Doing Q "the R Way"
14 September 2017 - 18:00
One unfortunate result of online Q systems like Q-Assessor — and one that is frequently criticized by traditional Q practitioners on the Q Listserv — is that investigators can rapidly accumulate huge data sets. Instead of collecting perhaps a few dozen qsorts via in-person, on-paper administration, online data collection can produce hundreds and thousands of qsorts.
This is usually dismissed as “doing R and not Q.” The conceptual problem is that Q seeks to find relevant types of perspective in a population, not the prevalence of such types. All that is required for this, according to Q experts, is a relatively small number of responses, whereas a large number introduces noise and reduces the meaning of any analysis.
The practical problem with this is that the factor analysis algorithms that Q uses — notably those implemented in the canonical Fortran program called QMETHOD and its subsequent PC wrapper PQMethod — are not designed for efficiency since they don’t expect such huge data sets. Q-Assessor runs a direct implementation, within its development environment, of this original code. Trying to crunch through huge data sets with these inefficient implementations on a shared server basically exhausts available resources and causes processes to hang and eventually crash. Not acceptable.
Hence Q-Assessor now tests a given study’s data set — looking at the number of statements being sorted and the number of collected sorts of those statements — and removes the online analysis option when the data are too massive to handle comfortably. Instead, Q-Assessor will advise the investigator to download the raw data or export it in the PQMethod format and then perform any analysis offline using desktop tools like PQMethod. It is likely that sufficiently large data sets will also choke PQMethod, but they will be more easily handled by such an application running alone on a desktop computer.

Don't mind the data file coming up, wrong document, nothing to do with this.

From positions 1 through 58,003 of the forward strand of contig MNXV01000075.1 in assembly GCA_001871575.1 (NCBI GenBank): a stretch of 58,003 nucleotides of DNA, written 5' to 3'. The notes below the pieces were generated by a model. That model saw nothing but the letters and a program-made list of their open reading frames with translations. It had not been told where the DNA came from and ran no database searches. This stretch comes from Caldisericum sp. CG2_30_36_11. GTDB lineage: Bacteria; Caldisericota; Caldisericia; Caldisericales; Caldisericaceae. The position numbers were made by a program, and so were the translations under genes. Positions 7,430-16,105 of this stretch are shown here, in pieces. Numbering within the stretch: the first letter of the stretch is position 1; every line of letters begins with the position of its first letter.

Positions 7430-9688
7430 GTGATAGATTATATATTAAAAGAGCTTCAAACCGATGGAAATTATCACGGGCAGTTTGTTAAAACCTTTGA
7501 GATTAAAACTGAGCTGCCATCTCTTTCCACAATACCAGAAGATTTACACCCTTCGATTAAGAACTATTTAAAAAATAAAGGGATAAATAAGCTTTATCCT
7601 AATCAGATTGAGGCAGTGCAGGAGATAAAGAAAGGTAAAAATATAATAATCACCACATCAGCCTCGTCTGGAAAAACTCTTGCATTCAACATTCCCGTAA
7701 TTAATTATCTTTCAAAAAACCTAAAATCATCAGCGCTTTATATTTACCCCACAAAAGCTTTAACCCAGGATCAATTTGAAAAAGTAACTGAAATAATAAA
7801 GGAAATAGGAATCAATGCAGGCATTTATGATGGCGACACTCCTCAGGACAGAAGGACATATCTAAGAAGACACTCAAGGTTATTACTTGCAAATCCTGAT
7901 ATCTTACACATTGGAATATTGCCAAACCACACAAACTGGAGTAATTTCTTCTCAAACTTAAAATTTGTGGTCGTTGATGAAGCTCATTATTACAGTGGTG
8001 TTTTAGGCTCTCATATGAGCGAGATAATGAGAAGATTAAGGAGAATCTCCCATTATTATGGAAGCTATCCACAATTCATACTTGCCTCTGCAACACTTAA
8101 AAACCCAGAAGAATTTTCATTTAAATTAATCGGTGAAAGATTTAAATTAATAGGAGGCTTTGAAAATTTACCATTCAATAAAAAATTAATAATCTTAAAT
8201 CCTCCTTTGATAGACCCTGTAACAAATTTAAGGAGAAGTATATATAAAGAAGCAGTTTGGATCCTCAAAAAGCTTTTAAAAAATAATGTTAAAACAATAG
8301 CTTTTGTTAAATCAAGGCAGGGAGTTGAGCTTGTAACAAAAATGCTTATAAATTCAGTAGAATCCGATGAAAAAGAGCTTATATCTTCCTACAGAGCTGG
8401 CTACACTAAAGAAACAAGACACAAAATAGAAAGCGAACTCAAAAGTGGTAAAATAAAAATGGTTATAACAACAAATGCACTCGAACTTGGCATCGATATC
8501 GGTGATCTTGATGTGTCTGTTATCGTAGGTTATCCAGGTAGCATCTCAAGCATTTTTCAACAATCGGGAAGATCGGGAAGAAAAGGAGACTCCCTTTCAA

Note that this issue pertains only to the analysis aspect of Q-Assessor’s functions. Investigators can still happily use Q-Assessor to collect as many sorts of as many statements as they want; they just can’t do these massive analyses online. But please note: the analysis function has never been Q-Assessor’s principal purpose. Rather, Q-Assessor’s key strength is carrying out the full range of functions in the Q study lifecycle — from study creation and configuration to enrollment management and administration to data collection. Q-Assessor’s analysis capabilities are principally a convenience operation for regular Q studies.
If an investigator is trying to do “weird Q” with huge numbers of participants, serial administrations, and some of the other decidedly non-canonical protocols that recent Q-Assessor subscribers have been doing, then the investigator likely wants to fiddle with alternate analysis techniques anyway — such as the PCA factor extraction method and other tools recently added to PQMethod — using desktop statistical tools like PQMethod or the qmethod package for R. To do these unusual or cutting-edge analyses, such investigators need to download/export the data from Q-Assessor in any case.
The more general conceptual issue about whether and how to stop investigators from trying to “do Q the R way” is well beyond the agenda of Q-Assessor. The best we can do is try to ensure that one investigator’s study does not prevent all the other Q-Assessor investigators from being able to use the system.
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